Summer Journeys: Botswanan Ties

For nearly two decades, Taft History and Global Studies and Service Teacher Andrew Taylor ’72 served as a teacher and principal of Maru-a-Pula School (MaP) in Gaborone, Botswana, one of Africa’s premier secondary schools. And while Taft and MaP are nearly 8,000 miles apart, they are, in many ways, philosophically close: both were founded with missions to “educate the whole person”; service to the community is central to student life; and academic excellence is paramount. It seemed natural, then, that the connection between the two schools should not only continue but strengthen. Ronald Ceesay ’23, Jack Old ’24, and Harry Revenaugh ’24 traveled to Botswana last summer to help advance that process.

“I was speaking with Mr. Taylor, my squash coach, about the time he spent in Africa as an 18-year-old and how it led him to eventually work in Botswana for more than 20 years,” recalls Jack. “After a practice one day, Mr. Taylor proposed the idea of going out to Botswana to work as a teacher's assistant at Maru-a-Pula in Gaborone. I was initially hesitant, but quickly realized this was a once-in-a-lifetime opportunity for me and I needed to take advantage of it.”

Taylor also encouraged his advisee, Harry, to consider travel to Botswana. After spending a semester in his classroom, Ronald received a similar offer.

“Before I could even think about it, I was on a plane, heading toward this unique and wonderful opportunity,” says Ronald.

The three spent five weeks working at Maru-a-Pula School and serving the local community. Mornings were spent in the classroom with students close in age to the Taft volunteers.

“Classes ran from 7 a.m. to 12:45 p.m. on the weekdays,” Harry explains. “We would help in whatever way was needed. I did a couple of presentations on American history in their equivalent of AP World History.”

Jack notes that “whatever way was needed” changed each day, and ranged from academic support and setting up for exams, to running lights for the school play.

Afternoons in Gaborone were dedicated to service.

“Most days after school we went to a church in Old Naledi, a much poorer part of the city,” Jack explains. “The church runs a program called Happy Homes, which provides after school programming for local children. Our role was to help students with their homework, and to practice math, science, geography, and English.”

The children at Happy Homes ranged in age from 5 to 13; most were in the equivalent of grades three through five. And while the work Ronald, Jack, and Harry did at Happy Homes was perhaps the most important and rewarding of their time in Botswana, it also proved to be the most challenging: unlike the MaP students, many of the children at Happy Homes spoke little or no English. The trio found creative ways to engage with the children despite the language barrier; student translators also helped during academic lessons.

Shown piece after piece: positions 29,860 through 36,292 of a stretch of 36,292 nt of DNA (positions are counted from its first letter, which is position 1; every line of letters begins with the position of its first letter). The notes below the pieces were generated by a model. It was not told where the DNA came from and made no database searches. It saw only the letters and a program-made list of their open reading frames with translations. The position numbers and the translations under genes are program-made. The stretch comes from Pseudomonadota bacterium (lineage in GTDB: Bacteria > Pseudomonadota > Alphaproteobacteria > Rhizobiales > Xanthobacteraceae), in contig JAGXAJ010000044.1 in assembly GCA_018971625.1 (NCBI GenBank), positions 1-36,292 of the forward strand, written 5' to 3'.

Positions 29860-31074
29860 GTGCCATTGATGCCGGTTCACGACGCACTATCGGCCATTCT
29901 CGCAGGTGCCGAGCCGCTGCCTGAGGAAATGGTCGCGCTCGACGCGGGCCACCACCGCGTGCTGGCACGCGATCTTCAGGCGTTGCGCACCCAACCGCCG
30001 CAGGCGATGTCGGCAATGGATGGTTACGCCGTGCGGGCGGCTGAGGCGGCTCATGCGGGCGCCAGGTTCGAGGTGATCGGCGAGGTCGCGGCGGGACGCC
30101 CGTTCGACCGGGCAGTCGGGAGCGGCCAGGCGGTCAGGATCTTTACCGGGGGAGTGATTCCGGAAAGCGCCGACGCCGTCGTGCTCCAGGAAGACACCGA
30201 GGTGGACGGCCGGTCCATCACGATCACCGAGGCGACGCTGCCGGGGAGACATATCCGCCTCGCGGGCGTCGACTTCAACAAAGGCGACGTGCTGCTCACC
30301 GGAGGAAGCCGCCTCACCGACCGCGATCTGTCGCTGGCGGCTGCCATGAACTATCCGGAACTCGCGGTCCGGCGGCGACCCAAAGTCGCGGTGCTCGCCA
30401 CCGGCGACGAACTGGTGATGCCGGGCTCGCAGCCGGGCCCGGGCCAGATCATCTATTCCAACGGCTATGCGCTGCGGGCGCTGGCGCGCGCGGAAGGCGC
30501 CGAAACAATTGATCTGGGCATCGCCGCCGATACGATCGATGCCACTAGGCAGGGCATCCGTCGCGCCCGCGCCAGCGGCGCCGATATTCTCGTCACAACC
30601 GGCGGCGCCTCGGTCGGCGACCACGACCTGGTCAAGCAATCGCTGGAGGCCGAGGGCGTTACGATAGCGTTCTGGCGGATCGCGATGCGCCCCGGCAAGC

“Despite the challenges, we felt the children benefited greatly from the daily practices, as we were able to see measurable individual improvement in our five weeks there,” Jack notes.

When Ronald, Jack, and Harry returned to the MaP campus after their time in the community, life felt a bit like life at Taft. There were sports practices, rugby games, and just relaxing in dorm rooms and common spaces, where they compared notes about life in the US and Botswana. And, like Taft, there were even “long weekends” on the calendar. The three spent a long weekend with a boarding student and his family on their farm outside of the city.

“There was one night when we spent an hour running around trying to herd two cows into their pen,” Harry recalls. “We were using flashlights and had about 10 people attempting to herd them. Eventually, we realized we didn't need to herd them, they would go to their pens on their own!”

Jack also has fond memories of his time on the farm.

“Seeing how close the host student was with his two younger brothers reminded me of my brothers. While we live more than 8,000 miles apart, our family mannerisms largely match, which gave me a feeling of being at home. I won’t forget the time I spent sitting around a fire on a cool night, sharing my experiences as an American, while living the experience of Botswana.”

Harry, Ronald, and Jack traveled north of Gaborone to Chobe National Park, where they took in the stunning views of Victoria Falls. They experienced a game drive and joined a fishing trip. Experiences, Jack says, that allowed them to see “the beauty and sheer vastness of Botswana and Zimbabwe.”

The name “Maru-a-Pula” means “clouds of rain” or “promises of blessings” in Setswana. For Ronald, Jack, and Harry the promise they imagined Botswana might hold was more than fulfilled.

“I would love to return to work at Maru-A-Pula,” says Ronald. “Everyone was extremely kind and I think we can learn in our culture to emulate the relaxation and ease present within their society. Often, in America today, it's easy to get swept up in chaos, but my experience showed me the importance of appreciating the smaller things.  It was hard to leave because it was such a joyful encounter.”

Travel in Botswana was funded in part by Robert Keyes Poole ’50 Fellowships.

Established in memory of Robert Keyes Poole '50, Taft teacher from 1956 to 1962, Poole Fellowships are awarded each year to enable Taft students to engage in travel or in projects consistent with Mr. Poole's lifetime interest in wildlife and the environment.